Synonyms: Feathers Gazing into the Darkness, Feathers Staring into the Darkness, Thinking and Drawing: Nihon no Shinseiki Art Animation, Thinking and Drawing: Japanese Art Animation of the New Millennium
A story set in a world before ours. A world in chaos where forces of good and evil fight and mingle. By doing so, it creates the chance to give birth to the new world.
A couple of winged beings make love and fly away. They bear a child in an egg, and when the child opens its eyes they are immediately destroyed, one consumed by fire and the other by water.
Mythical, elemental and mysterious, the world created by Tsuji is dangerous, menacing and suffuse with signs of apocalypse, but somehow simultaneously tender and compassionate. A Feather Stare at the Dark captures simple gestures and primal feelings and amplifies them, realising the non-verbal and non-literal with remarkable grace.
By gesture of a wing, the world is created. It is a multitude of love and peace. And man is just a seed in a bigger world who can create using his imagination. And all is good. The earth is rich. But the man is rich in wishes. And soon man finds desire and the peace is threatened. His inner peace. To desire is to conquer. To love is to give freedom. To desire is to be a slave. Of one’s imagination. Of one’s mind. But desire brings death. And nightmares. And the Light-Bringer is burning in the sky. And destruction comes to bring the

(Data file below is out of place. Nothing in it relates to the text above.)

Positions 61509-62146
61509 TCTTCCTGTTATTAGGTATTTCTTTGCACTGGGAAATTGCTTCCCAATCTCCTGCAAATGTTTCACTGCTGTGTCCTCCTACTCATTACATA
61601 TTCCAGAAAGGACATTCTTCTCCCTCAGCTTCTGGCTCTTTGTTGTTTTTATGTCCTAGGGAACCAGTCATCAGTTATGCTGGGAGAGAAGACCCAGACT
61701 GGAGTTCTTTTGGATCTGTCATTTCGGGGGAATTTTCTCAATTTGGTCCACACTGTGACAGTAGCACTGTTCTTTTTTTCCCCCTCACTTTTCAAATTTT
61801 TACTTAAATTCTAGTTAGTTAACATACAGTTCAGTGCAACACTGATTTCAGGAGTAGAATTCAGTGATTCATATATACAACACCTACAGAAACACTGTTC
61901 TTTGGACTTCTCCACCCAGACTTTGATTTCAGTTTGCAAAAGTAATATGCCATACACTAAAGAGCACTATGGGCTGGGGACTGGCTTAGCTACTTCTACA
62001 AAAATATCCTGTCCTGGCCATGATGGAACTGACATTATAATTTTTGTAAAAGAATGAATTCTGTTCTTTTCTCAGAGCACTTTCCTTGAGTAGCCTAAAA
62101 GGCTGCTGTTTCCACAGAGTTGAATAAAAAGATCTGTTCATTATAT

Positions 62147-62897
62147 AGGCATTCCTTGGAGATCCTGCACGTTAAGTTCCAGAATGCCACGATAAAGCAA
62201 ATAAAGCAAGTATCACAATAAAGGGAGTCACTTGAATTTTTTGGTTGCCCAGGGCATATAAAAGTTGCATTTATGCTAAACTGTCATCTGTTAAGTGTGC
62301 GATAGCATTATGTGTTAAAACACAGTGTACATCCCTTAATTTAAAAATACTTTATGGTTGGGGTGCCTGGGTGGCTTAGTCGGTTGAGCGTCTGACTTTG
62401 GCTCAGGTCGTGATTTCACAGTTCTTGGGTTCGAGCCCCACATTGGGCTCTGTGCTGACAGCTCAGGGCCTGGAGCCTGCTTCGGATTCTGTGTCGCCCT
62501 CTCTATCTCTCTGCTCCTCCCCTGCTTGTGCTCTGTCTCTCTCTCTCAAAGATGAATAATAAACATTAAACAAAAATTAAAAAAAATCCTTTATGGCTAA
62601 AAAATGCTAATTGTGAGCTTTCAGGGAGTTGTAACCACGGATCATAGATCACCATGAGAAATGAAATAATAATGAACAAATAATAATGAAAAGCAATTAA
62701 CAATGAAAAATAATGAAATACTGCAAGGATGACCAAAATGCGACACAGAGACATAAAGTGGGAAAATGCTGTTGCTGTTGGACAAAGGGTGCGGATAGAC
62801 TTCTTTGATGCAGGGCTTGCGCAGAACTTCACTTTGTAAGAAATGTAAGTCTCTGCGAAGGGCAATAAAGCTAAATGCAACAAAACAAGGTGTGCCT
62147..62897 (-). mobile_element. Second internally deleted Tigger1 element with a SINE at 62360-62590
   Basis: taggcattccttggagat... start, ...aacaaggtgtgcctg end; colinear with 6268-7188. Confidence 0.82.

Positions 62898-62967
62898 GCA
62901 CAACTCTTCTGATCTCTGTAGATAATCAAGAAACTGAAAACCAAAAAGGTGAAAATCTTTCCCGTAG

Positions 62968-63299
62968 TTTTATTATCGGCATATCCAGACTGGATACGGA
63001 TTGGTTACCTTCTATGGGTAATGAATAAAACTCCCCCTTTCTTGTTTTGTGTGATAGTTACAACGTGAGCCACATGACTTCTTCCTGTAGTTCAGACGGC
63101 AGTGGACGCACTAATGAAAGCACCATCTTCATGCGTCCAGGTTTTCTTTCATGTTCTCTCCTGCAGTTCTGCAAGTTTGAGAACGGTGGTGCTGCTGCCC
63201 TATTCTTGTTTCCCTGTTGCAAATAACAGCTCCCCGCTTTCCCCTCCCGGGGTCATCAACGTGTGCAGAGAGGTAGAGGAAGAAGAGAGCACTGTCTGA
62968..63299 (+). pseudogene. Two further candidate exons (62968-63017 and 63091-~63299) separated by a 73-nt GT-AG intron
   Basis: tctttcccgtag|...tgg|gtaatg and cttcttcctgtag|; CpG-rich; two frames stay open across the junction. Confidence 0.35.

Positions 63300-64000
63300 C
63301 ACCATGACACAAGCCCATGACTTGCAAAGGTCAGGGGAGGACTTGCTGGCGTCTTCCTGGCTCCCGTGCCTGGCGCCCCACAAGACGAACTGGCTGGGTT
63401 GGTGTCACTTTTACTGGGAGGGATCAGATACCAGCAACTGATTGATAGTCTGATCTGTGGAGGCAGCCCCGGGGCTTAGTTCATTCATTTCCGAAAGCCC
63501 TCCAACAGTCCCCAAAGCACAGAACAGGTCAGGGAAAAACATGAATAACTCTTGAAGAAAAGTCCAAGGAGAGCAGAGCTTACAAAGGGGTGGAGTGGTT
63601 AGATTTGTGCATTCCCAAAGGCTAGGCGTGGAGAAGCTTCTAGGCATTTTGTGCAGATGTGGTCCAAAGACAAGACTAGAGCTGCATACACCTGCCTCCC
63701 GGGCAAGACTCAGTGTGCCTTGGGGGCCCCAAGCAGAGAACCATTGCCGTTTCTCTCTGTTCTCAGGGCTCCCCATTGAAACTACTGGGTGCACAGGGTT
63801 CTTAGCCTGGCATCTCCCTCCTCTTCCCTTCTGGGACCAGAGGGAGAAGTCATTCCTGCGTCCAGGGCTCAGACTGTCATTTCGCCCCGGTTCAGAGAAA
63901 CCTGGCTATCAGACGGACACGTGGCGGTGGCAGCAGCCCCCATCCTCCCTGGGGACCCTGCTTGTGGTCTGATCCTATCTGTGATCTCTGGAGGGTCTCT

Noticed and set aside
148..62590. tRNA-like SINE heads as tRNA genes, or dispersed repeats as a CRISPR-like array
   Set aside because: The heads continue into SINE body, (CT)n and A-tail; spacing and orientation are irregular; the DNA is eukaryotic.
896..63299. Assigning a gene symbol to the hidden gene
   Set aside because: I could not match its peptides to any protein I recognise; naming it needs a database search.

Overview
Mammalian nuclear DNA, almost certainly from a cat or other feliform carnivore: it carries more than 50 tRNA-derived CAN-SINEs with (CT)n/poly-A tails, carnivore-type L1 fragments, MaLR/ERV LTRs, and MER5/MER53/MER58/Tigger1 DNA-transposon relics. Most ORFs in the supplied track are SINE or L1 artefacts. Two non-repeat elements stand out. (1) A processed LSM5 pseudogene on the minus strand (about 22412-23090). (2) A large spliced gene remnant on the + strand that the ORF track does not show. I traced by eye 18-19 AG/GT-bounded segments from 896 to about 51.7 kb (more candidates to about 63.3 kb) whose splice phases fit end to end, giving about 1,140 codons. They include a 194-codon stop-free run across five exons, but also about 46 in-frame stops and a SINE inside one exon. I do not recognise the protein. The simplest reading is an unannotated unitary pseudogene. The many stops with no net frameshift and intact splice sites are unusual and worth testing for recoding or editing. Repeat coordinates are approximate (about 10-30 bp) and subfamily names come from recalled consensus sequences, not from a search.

end. And the beginning.
The world imagined by Naoyuki Tsuji consists in creating a new mythology over the existing one but using the same known archetypes. The most important aspect of this piece of art is that it has a sense of inner peace, a humility in the face of a changing nature, but also a dignity in front of it. The surreal imagery almost does not matter. Because on a first watch, this might be getting your attention, but afterward, it feels natural, like pieces from a puzzle. Even the mature content who symbolizes the male conquering of earth can be strange but needed.
The thing that feels less creative is the choosing of these symbols and the overall meaning of the story, Tsuji’s vision being noteworthy, but too common these days. The surrealism, in the end, feels sentimental and for this reason lacks the power to "be alive", to transcend the paper. It reminded me of a comic by Chester Brown, "Ed the Happy Clown", a piece of random surreal narrative for the ones with a stronger taste.
"Tsuji’s method involves drawing with charcoal on paper, photographing the result, erasing the plate and redrawing the next frame. The aftermath is that the each frame carries a trace of the previous and, consequently, the film chronicles its own history, its own making. The outcome is closer to sand animation than traditional drawing."